For pharmaceutical companies looking at virtualization, a revised Part 11 will be just the change needed to avoid a headlong collision of technology and regulation. Details of the revised Part 11 and how to prepare your company are beyond the scope of this column; you can get the information, strategies and reference materials from the recorded version of my seminar, Understanding and Implementing the Revised FDA Part 11 and EU Annex 11.
Given the revised Part 11, its intent and its new focus, how then to tackle the compliance challenges inherent in virtualization and still save all that money?
Tackling Virtualization and Validation
As my clients recognize, the solution lies in moving away from a spotlight on the computer toward a focus on controlling outputs. Technology – whether a computer or a virtualized data center – is just a tool, a means to an end. That end is an electronic record that is “attributable, legible, contemporaneous, original, and accurate” (Dr. Stephen Wilson, Deputy Director, CDER, FDA, FDA Regulatory Perspective: Data Integrity, May 2006). This is the pathway to adopting good technology and good compliance.
To achieve success with virtualization and compliance, there are four key steps to take:
- Homework. Do your homework on the type of technology outsourced provider you want. I’ve written a very popular article based on my own experiences years ago as a biotech and device executive trying to find good consultants and outsource providers. Follow the steps in that article (or in some of the others I’ve written that touch upon similar themes, “Cost-Effective IT Outsourcing” or “SMB Validation: Four Ways to do More for Less”) to pick the right vendor for your company.
- Quality / Technical Agreement. Craft a quality or technical agreement with the virtualization vendor that identifies your minimum expectations in terms of monitoring, reporting, security, up-time (i.e., availability) and backups. To identify realistic expectations, have your computer department research out typical levels for each of those categories (for instance, average up-time expectation email service might be 98.4%). Then, conduct a risk analysis, assessing the risk to the product, the patient and your compliance for that level of service. Be prepared to pay more if you want rates of service higher than typical.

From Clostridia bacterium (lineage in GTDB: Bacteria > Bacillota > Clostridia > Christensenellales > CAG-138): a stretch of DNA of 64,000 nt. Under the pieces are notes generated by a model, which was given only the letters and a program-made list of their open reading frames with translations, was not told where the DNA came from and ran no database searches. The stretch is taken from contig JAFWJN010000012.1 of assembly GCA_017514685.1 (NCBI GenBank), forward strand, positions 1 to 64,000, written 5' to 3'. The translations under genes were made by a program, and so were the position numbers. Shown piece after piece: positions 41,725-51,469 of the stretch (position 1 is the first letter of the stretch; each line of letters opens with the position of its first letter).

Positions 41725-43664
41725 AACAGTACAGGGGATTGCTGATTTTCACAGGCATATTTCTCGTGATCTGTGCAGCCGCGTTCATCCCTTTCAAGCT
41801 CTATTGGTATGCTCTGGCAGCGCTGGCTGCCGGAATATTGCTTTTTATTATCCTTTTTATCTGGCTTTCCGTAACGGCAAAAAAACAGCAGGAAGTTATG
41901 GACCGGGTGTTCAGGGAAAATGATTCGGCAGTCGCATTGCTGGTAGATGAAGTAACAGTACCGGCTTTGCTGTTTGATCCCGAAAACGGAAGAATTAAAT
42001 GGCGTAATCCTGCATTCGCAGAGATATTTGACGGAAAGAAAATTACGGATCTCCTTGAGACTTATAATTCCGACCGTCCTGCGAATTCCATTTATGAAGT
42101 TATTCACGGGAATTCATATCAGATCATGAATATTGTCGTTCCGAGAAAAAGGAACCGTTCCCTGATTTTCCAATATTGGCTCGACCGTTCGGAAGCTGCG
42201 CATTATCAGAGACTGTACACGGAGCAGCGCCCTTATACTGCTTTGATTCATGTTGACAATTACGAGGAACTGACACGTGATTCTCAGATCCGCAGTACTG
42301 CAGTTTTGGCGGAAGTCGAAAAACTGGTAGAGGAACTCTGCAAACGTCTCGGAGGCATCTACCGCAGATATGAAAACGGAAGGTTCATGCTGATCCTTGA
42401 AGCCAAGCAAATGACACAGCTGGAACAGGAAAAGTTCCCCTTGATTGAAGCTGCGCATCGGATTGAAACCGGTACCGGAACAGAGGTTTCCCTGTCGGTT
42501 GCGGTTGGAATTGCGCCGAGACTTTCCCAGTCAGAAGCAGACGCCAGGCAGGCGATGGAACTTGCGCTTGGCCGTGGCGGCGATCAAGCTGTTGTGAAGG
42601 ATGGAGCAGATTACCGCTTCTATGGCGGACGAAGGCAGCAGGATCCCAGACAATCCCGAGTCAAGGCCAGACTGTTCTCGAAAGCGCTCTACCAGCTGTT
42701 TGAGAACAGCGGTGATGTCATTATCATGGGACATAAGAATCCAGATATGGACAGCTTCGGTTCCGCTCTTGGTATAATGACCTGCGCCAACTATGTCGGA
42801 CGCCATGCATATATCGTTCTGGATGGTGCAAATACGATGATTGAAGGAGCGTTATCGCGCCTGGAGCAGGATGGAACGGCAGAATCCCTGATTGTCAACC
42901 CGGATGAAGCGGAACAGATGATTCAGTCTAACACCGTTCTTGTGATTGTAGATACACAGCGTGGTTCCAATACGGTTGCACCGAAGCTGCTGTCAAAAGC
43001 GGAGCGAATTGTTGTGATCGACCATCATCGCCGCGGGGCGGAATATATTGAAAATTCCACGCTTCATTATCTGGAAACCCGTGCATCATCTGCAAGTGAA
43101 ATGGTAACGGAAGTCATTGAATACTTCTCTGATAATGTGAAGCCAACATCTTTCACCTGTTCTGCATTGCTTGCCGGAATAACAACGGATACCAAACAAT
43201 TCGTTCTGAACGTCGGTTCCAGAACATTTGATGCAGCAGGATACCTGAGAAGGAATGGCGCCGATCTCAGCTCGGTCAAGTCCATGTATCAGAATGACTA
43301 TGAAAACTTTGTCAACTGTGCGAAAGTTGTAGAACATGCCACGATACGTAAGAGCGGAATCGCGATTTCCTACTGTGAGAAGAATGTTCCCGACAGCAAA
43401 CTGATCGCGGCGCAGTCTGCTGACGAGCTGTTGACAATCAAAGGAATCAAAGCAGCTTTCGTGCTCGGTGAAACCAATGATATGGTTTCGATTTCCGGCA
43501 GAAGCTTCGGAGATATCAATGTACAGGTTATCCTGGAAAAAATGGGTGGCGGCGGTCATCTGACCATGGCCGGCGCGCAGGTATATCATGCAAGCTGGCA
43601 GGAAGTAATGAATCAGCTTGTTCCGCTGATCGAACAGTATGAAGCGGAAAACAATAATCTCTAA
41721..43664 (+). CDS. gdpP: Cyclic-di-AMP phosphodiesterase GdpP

- Independent Controls. Include in your agreement the ability to conduct independent verifications – either yourself or by hiring an independent mock FDA auditor – of the vendor’s controls around the virtualized data center, the security of your information and access to your stored or archived data. Electronic data is most vulnerable sitting in storage – whether on a computer disk or backed up onto tape. Work with an independent consultant who has experience in both Part 11 and FDA records management requirements to craft a set of control points and check-ins to conduct during the course of your contract with the virtualization vendor.
- Polices and SOPs. You need to complete your management of the risks of virtualization with a strong policy and procedural framework. Here too you may find it advantageous to work with someone with both an IT and records management background – particularly if that individual has had to deal with records and litigation support; few things will give you a better sense of what to reasonably expect when it comes to controlling electronic information and data integrity than an experience or two justifying to a skeptical lawyer why some records were kept and some were destroyed. Practical policies and standard operating procedures need to be written, trained and enforced. The independent auditor you use to help you monitor or conduct due diligence on your virtualization vendor should make sure to incorporate of a review of the vendor’s records control policies and procedures as well.
With these four tactics, virtualization compliant with the revised Part 11 can cut costs and lower risk. This, in turn, can help you speed drugs to market and pass some of the cost savings onto consumers, creating a “win-win-win” for everyone from shareholders and investors, to the regulators and the public.
Having tackled compliance by shifting from physical computer and software validation to a risk-based validation of the overall virtualization environment and its outputs (e.g., electronic record integrity), you will face an interesting question: Since that approach works for the complex virtualized data center, why are we still taking the costly 1997 “validate everything” strategy with the rest of our 21st century technology?
Are you ready?Adapted from an article published in Pharmaceutical Processing, February 2009